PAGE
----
What *did* happen is that her current provider contacted her insurance company to twist arms and tell them she needed a new provider asap. The insurance company then found a provider for her that will see her in about a week’s time. All it took was someone to say whatever magic words that make a difference with an insurance company. (Granted, the new provider is nowhere close to my friend’s home… it’s like a 40 minute drive!)

    Dr Wayne – Perhaps. But it seems an odd argument to make. If there was a shortage of psychologists to conduct psychological testing in a certain area, would we then lobby to allow master’s level psychology graduates to do psychological assessment (assuming they had similar training)?

    Or would we look at what the core of the problem was — what’s causing a lack of medical students choosing this specialty? And isn’t that likely to become a problem for any other profession that chooses it too in the future, unless the core problem is addressed?

    Seems like we’re suggesting a bandaid for treatment of a lung infection because the person has a cut on their finger. The bandaid will heal the cut, but the patient’s lung infection will still not get any better.

    If all it takes is 2 years of training to prescribe psychiatric meds, then really, why do you need the doctorate in the first place? A doctoral degree in psychology does nothing to help prepare someone to understand the human body, neurological function, pharmacology or physiology. Most doctoral graduates have taken one, maybe two courses in such topics. That’s it.

  13. This is not only inhumane, but unethical.

    Is there not some kind of medical board ethical code that prevents doctors from just pushing aside those who might need help the most?

    The same for those who do not accept medicare/medicaid patients. There should be a law against payment type discrimination.

    The whole health care system is ridiculous, much of it due to factors outside of a doctor’s control. BUT doctors, like many others, do create problems for themselves in acting upon their self interests.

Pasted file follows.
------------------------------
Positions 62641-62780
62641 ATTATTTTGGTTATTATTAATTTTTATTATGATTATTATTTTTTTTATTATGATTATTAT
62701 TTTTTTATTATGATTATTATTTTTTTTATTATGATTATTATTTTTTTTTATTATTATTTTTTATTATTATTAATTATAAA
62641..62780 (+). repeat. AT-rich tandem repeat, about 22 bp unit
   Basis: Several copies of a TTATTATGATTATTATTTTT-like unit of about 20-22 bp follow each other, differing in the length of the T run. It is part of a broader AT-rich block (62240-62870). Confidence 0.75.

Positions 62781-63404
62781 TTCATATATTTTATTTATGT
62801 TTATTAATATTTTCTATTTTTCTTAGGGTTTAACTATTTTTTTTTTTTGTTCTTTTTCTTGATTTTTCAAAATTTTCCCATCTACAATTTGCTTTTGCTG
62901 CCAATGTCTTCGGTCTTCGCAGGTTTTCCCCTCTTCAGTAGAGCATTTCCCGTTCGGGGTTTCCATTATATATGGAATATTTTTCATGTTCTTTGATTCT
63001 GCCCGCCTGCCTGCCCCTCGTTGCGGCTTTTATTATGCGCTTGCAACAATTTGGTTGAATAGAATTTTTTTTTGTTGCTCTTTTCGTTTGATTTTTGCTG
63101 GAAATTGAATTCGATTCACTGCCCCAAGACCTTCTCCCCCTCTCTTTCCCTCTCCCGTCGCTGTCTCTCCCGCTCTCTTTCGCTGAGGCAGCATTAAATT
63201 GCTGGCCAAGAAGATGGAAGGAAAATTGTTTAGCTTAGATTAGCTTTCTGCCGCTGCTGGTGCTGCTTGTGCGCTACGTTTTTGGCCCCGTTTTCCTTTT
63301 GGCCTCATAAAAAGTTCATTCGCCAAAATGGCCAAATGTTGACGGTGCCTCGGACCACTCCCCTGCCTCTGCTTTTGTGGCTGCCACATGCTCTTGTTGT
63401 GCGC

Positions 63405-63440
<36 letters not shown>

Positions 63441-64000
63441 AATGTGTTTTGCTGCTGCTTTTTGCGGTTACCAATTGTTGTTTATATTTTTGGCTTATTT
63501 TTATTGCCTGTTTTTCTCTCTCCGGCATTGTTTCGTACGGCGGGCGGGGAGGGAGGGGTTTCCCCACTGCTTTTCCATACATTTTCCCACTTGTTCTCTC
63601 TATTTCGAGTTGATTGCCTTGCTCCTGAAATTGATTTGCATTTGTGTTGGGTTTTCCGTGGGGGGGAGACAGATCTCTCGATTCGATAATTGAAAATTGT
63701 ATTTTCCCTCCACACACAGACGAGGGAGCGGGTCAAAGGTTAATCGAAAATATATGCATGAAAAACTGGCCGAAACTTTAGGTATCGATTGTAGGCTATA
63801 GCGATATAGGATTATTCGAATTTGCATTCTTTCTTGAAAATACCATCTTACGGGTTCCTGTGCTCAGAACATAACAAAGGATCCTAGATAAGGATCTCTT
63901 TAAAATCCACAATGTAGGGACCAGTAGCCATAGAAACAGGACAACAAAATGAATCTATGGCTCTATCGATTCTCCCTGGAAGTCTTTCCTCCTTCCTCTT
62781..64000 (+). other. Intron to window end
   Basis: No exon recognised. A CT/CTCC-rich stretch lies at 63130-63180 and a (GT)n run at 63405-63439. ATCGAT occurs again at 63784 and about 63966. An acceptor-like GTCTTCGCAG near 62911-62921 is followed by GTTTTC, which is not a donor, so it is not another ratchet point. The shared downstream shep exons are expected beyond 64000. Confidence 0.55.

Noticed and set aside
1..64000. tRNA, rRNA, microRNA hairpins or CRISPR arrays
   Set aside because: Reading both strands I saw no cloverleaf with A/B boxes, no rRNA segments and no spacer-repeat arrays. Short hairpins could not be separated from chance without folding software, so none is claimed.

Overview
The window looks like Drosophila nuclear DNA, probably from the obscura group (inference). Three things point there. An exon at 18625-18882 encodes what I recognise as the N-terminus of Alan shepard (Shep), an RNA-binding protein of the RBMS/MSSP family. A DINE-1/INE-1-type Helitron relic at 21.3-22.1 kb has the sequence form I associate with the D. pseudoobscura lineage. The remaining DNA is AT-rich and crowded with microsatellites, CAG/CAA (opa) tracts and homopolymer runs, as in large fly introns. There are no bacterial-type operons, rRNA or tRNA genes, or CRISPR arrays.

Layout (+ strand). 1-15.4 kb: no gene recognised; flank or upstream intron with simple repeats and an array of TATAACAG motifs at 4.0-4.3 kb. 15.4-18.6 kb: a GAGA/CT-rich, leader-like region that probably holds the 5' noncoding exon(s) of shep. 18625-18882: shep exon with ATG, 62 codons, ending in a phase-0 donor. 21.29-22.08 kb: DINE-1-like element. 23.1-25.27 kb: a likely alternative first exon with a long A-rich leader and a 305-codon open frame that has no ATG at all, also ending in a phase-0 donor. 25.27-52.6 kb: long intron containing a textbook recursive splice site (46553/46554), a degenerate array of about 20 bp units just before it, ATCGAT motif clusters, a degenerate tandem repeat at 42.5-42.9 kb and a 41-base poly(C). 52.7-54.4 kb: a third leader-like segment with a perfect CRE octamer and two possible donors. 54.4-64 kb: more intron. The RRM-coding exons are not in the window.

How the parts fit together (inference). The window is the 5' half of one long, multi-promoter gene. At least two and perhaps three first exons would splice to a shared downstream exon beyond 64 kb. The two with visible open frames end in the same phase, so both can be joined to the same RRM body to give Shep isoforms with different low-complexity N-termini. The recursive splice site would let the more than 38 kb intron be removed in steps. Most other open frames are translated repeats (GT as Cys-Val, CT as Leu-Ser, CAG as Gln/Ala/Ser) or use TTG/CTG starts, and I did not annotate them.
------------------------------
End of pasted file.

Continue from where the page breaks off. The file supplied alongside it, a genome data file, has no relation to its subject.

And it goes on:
I think doctors need to all unite and figure out how to deal with the insurance issues. I realize insurance and government make practicing difficult for many, but physicians are not completely powerless victims of “the system”. Put your heads together and use some innovation.

  14. I have been unable to get an RX for Lithium for 3 months. I also cannot an appt. at all for the future. I am searching for a new doctor.

  15. It is absolutely horrible. I have bipolar and anxiety and moved from NYC to PA. When I lived in NY I was able to take my pick of psychiatrists and get appointments made for within the week and could pick any time. I was able to walk to my psychiatrist’s office and see a few before sticking with one. Now I have lived in PA a year and have yet to see a psychiatrist. I was able to get a few Rx refills by going to a psychiatrist 2 hours away in NJ. Now all of my Rxs have run out and each office I call tells me they are not accepting patients. I found one (60 miles away) that says they will give me an appointment in 3 months but I have been unemployed and unable to go to interviews, etc because of my anxiety and depression. I just don’t even know what to do anymore and have taken to staying in the house. It is too much to call 20 places and have them tell you they will see you in 3 months- I am out of medication now and depressed now. They don’t seem to care at all. I am out of options and I really don’t want to go to the mental health worker at the hospital, which also happens to be 30 miles away. It is way too embarrassing for me to walk into the hospital and say that I’m anxious and that even though I was doing fine with medication, I am forced to go to the emergency room because I can’t see a doctor. I don’t want to be hospitalized and I am scared that they would think I was suicidal if I went into the emergency room- who wouldn’t? I am in the same boat as the person above me- unable to get a lithium rx for 3 months and coming off it with no support. I don’t see any hope in the future for being able to get treatment even though I have insurance. Thank you, doctors!!!

    • Remypie, I also moved to a new area and couldn’t get an appointment with a psychiatrist for over 3 months. I did go to the emergency room to get a prescription for my meds. They weren’t pleased about my asking for prescriptions, but they did write the prescriptions, and didn’t try to hospitalize me. It’s really worth a try….

  16. My current psychiatrist has appointments out 6 months and is not accepting new patients. In her clinic two psychiatrists left or retired in the last year and the others have had to split their loads. My psychiatrist does not want this to happen. They have had jobs listed for two years without a taker (nice but smaller town). When I see her she has me set up 2 to three appointments in advance. If I need an earlier appointment (and sometimes the earliest appointment I have scheduled) is with a psychiatric nurse who elicits information about what is going on and how I am doing. Then the pdoc comes in and discusses medication issues and order medication(after speaking to nurse). I’d prefer to have a longer time with her but I understand the problem.

    I believe we have a shortage of psychiatrists because of two things: 1) people who become doctors are by necessity, good in sciences and are comfortable with clear outcomes and cures while psychiatry does not have scientific tests, sometimes has ambiguous diagnoses, and the majority of patients have chronic problems. 2) The reimbursement from insurance companies is lower than for other medical specialties (although this should be changing).

    Not a psychiatrist